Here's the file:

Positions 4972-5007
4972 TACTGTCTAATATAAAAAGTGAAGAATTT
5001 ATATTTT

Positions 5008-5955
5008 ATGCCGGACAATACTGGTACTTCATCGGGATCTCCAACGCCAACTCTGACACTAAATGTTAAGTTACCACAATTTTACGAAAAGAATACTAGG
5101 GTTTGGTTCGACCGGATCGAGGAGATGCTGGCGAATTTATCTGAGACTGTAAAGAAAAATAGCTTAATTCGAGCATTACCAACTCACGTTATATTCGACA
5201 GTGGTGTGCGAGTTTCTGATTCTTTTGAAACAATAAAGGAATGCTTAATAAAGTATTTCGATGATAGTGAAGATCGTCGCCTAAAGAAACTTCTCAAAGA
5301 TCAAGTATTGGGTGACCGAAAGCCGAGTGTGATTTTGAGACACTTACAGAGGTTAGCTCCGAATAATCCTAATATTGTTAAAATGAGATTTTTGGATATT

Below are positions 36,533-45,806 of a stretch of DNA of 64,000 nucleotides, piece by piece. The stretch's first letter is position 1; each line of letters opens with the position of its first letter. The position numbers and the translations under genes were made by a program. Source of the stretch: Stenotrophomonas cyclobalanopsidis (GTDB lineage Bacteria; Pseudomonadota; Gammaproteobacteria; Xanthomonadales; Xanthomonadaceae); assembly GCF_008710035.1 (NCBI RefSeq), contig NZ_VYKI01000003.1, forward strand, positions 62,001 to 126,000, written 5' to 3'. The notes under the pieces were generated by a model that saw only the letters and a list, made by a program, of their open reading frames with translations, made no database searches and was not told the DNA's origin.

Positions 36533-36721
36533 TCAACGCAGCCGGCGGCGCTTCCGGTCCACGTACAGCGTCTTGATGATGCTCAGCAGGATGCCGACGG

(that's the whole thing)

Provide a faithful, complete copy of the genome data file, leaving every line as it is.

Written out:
Positions 4972-5007
4972 TACTGTCTAATATAAAAAGTGAAGAATTT
5001 ATATTTT

Positions 5008-5955
5008 ATGCCGGACAATACTGGTACTTCATCGGGATCTCCAACGCCAACTCTGACACTAAATGTTAAGTTACCACAATTTTACGAAAAGAATACTAGG
5101 GTTTGGTTCGACCGGATCGAGGAGATGCTGGCGAATTTATCTGAGACTGTAAAGAAAAATAGCTTAATTCGAGCATTACCAACTCACGTTATATTCGACA
5201 GTGGTGTGCGAGTTTCTGATTCTTTTGAAACAATAAAGGAATGCTTAATAAAGTATTTCGATGATAGTGAAGATCGTCGCCTAAAGAAACTTCTCAAAGA
5301 TCAAGTATTGGGTGACCGAAAGCCGAGTGTGATTTTGAGACACTTACAGAGGTTAGCTCCGAATAATCCTAATATTGTTAAAATGAGATTTTTGGATATT

Below are positions 36,533-45,806 of a stretch of DNA of 64,000 nucleotides, piece by piece. The stretch's first letter is position 1; each line of letters opens with the position of its first letter. The position numbers and the translations under genes were made by a program. Source of the stretch: Stenotrophomonas cyclobalanopsidis (GTDB lineage Bacteria; Pseudomonadota; Gammaproteobacteria; Xanthomonadales; Xanthomonadaceae); assembly GCF_008710035.1 (NCBI RefSeq), contig NZ_VYKI01000003.1, forward strand, positions 62,001 to 126,000, written 5' to 3'. The notes under the pieces were generated by a model that saw only the letters and a list, made by a program, of their open reading frames with translations, made no database searches and was not told the DNA's origin.

Positions 36533-36721
36533 TCAACGCAGCCGGCGGCGCTTCCGGTCCACGTACAGCGTCTTGATGATGCTCAGCAGGATGCCGACGG